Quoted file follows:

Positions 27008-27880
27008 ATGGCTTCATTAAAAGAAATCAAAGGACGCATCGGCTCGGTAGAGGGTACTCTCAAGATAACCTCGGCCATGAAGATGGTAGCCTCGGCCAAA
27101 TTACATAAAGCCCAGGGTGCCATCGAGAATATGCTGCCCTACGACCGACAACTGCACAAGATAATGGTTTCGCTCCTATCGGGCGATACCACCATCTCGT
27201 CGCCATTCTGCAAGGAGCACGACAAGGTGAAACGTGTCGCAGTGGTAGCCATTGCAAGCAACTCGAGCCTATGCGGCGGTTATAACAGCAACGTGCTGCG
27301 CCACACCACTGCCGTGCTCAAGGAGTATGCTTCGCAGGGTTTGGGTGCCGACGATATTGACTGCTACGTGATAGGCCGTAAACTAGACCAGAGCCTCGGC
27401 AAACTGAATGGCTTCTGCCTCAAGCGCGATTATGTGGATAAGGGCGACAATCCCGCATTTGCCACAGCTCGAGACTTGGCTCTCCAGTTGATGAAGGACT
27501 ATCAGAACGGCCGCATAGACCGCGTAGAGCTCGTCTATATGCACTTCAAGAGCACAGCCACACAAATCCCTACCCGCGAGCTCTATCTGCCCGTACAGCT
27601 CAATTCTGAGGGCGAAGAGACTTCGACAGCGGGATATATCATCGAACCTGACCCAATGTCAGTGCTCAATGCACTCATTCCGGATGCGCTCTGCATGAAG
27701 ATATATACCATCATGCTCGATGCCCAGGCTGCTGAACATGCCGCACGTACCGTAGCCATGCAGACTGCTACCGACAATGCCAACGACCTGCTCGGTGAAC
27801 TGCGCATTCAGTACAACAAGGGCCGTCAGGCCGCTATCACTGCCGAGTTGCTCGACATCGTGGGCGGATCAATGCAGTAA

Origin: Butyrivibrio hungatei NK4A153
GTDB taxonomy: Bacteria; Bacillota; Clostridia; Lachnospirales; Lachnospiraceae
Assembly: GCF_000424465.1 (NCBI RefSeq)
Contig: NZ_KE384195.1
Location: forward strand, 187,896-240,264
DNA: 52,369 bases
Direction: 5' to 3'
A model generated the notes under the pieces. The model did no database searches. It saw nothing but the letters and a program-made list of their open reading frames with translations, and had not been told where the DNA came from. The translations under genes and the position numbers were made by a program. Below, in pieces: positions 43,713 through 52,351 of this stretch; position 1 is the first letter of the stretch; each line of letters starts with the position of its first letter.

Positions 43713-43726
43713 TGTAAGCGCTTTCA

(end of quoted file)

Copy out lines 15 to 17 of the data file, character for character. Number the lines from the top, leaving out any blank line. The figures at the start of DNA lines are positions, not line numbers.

Location: forward strand, 187,896-240,264
DNA: 52,369 bases
Direction: 5' to 3'